Please: Anything But Good News

In public education, as in politics, we know what to do with bad news. Unless we are directly involved, we often simply enjoy it: schadenfreude is what sells sensationalist journalism and reality TV. If the news hits closer to home, we may simply take it as material for self-forgiveness: “See, the students I teach come to my classroom two years below grade level – let’s get real about expectations!” At best, bad news provides a powerful motivation for action, for a commitment to try to make the bad a little better. But in general, bad news, paradoxically, is good news; we know what to do with it.

Actual good news about public education is a rarer – almost exotic – event. Yes, we might read stories of a heroic teacher, or a particular school beating the odds, but this is almost always followed by the caveat (often in the same piece or TV segment) that the success can’t be replicated, that the heroism required super-human efforts, that the ”conditions don’t transfer.”

I am thinking of something else: large-scale good news of the kind that this Institute made public last week about the New York City school system. It’s worth a quick summary of both that news and how it was(n’t) received in the media.

In a nutshell, the news – about the performance of NYC public high schools since 2003 – was almost uniformly very good. Graduation rates, Regents test scores, drop-out rates, the progress of minority students, the performance of the weakest 9th grade students – you name it, and the results, as evaluated and tabulated by the respected university-based scholars at the Research Alliance for New York City Schools, were very strong, even remarkable. Certainly, as everyone involved rightly made clear, there is much more work to do. There are still too many NYC high school graduates who fall far short of college and career readiness – especially among African-American and Hispanic students, where the numbers, though improved, remain tragically low. The city’s recent NAEP and SAT scores worryingly show no improvement. And even if we accept the positive data at face value, it doesn’t really help us pinpoint the actions that were most responsible for the results (small high schools? use of data and accountability? better prepared teachers and/or principals?). But taking the report as a whole, you would have to be a deeply committed skeptic to argue that nothing good has happened to very large numbers of high school students in NYC over the last decade. (Before you ask, as I did: no, you can’t claim the better results were due to “credit recovery,” since fewer than 1.5% of NYC high school students now use any form of that pathway to graduation.)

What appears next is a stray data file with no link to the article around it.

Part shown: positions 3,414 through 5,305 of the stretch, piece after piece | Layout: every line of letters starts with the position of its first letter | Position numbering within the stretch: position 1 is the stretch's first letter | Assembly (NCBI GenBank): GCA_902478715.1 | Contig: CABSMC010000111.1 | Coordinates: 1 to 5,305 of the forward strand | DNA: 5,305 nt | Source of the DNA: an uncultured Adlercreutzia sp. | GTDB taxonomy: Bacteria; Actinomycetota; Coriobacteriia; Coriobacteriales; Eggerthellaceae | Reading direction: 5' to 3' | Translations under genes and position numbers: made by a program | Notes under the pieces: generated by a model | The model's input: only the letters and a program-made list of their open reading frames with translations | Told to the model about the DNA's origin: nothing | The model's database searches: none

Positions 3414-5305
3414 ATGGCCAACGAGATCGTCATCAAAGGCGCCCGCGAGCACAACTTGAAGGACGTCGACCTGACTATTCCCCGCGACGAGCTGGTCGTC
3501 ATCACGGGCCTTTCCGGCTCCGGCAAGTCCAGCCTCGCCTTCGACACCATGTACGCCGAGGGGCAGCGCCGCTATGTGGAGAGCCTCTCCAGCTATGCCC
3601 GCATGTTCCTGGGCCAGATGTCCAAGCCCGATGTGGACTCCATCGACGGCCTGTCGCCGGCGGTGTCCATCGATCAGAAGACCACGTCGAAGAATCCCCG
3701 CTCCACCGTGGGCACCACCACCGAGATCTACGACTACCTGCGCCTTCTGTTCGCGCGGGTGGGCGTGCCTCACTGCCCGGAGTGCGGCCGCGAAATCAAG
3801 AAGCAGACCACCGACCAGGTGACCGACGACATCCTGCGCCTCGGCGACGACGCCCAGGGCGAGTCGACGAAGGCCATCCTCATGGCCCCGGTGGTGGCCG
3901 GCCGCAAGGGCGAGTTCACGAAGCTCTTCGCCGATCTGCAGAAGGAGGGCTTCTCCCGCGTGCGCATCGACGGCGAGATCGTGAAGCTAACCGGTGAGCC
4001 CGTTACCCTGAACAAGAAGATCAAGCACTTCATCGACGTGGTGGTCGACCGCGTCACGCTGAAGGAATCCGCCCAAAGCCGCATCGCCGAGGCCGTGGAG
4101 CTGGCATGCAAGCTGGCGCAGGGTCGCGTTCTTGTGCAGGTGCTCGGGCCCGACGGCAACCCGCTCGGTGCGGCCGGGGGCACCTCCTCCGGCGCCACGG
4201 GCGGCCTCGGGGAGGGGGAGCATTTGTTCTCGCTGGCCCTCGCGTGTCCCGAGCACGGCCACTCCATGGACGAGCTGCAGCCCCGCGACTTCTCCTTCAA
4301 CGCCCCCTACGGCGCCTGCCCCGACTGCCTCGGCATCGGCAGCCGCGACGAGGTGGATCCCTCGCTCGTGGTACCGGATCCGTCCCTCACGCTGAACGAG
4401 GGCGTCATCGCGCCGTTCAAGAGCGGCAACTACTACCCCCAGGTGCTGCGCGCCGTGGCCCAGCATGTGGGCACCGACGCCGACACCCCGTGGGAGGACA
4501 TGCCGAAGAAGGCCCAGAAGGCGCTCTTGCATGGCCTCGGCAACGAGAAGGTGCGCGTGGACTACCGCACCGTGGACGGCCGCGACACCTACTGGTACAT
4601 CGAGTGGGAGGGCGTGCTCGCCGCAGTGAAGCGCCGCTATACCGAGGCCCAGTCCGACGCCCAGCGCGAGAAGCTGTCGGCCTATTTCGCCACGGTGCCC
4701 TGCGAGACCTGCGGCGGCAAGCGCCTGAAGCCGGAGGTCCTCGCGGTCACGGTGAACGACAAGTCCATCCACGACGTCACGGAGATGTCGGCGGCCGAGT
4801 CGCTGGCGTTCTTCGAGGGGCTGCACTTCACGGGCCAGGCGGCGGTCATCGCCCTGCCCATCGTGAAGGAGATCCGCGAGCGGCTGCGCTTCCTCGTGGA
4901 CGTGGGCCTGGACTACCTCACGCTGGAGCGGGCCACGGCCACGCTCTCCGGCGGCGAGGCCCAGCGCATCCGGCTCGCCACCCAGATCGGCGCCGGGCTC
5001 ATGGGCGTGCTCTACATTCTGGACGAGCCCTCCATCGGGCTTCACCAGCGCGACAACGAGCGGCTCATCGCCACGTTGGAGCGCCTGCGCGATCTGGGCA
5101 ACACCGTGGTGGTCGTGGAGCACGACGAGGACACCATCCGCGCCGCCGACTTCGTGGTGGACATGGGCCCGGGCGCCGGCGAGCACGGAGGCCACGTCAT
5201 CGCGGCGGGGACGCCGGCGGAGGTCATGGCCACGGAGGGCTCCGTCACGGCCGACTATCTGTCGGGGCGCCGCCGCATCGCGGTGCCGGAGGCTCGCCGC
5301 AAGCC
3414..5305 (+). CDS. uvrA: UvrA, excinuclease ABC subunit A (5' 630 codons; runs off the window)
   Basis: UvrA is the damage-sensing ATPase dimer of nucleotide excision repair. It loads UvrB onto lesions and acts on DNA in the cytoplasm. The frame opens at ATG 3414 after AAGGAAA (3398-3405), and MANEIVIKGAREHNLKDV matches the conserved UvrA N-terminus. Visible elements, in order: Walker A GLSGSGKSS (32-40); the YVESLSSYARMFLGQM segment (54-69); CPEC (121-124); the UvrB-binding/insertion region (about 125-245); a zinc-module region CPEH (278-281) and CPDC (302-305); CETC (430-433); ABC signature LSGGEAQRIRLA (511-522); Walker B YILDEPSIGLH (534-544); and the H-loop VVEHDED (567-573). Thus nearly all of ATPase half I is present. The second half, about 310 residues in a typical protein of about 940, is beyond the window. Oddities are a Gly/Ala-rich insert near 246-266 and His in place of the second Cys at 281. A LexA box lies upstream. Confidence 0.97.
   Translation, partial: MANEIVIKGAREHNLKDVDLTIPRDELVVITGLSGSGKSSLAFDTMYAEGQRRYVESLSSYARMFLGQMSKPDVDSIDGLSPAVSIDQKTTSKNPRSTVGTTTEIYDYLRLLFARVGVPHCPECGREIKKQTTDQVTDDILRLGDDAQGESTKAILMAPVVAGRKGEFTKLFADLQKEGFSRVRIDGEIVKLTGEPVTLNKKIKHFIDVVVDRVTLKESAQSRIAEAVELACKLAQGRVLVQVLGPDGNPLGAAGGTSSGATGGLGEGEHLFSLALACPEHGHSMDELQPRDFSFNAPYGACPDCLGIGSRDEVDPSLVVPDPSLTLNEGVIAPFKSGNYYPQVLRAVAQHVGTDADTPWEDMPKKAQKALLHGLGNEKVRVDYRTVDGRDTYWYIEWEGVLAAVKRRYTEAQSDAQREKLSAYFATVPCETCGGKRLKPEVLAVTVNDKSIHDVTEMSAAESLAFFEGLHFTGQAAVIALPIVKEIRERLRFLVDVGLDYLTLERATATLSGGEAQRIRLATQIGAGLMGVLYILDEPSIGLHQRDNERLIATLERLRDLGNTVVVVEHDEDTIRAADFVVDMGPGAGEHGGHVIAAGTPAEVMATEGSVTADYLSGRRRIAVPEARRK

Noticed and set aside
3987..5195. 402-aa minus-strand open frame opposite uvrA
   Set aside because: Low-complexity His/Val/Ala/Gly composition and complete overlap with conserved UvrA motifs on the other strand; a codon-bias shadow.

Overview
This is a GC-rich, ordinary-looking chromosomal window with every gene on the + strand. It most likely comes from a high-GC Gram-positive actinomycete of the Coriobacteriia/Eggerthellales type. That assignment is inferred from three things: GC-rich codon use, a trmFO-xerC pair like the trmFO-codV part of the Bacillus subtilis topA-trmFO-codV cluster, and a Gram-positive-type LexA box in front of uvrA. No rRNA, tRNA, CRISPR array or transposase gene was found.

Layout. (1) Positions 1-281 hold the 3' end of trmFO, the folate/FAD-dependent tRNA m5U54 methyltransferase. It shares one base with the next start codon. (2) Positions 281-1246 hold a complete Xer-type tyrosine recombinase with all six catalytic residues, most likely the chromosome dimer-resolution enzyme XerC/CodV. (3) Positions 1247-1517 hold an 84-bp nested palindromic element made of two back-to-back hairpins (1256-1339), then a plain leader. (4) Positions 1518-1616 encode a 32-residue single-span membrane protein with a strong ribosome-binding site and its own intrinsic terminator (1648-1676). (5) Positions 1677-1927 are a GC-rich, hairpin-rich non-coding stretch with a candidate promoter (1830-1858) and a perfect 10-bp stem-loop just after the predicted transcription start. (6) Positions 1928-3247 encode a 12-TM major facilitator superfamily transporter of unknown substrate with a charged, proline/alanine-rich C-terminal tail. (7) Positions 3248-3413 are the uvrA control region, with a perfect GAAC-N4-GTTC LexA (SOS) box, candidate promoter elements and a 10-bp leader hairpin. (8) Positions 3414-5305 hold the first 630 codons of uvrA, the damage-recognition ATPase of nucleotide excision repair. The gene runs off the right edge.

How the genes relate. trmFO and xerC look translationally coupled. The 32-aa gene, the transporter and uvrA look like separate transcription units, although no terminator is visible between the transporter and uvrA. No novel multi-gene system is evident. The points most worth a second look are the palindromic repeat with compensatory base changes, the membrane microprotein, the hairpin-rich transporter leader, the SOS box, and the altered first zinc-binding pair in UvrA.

These largely positive results were released both to an audience that included some education press and to the major NYC media. Over the next few days, not a single story appeared in the major press. We did get one mention in an education blog, and a tweet that used its 140 characters to call out a statistic that was less than rosy and called the rest of the report “fluff.” It seems that no one really wanted the good news, and still less did they want to do anything with it. By contrast, a study that raised some (highly nuanced and complex) criticism of the way NYCDOE grades its schools’ progress – that was news the next day.

Why would this be? Certainly one could point to local context. In the past, good results have at times been over-hyped, and the chattering classes may have built up a certain cynicism about any good news coming out of NYC pubic schools. Critics can wait for the city’s latest NAEP scores, which will come out in a few months; if they are disappointing, then there will be reason to suspect that the Regents exams (which will start to change next year) have somehow become easier or are unreliable as progress indicators.

But I suspect that something more fundamental is going on. I think that we find large-scale good news to be at best dull, and at worst disappointing. All we know to do with it is try hard to puncture it, explain it away, or point to how far we still have to go.  Perhaps good news in education has to come from at least 3000 miles away before we can really bear to hear it. Next time we think there may be outcomes worth celebrating in NYC’s schools, we should ask scholars in Finland to prepare the report.

-David Steiner

David Steiner is Founding Director of the CUNY Institute for Education Policy at Roosevelt House, Dean at the Hunter College School of Education, and former Commissioner of Education for the State of New York.

This blog entry first appeared on the  CUNY Institute for Education Policy‘s website.

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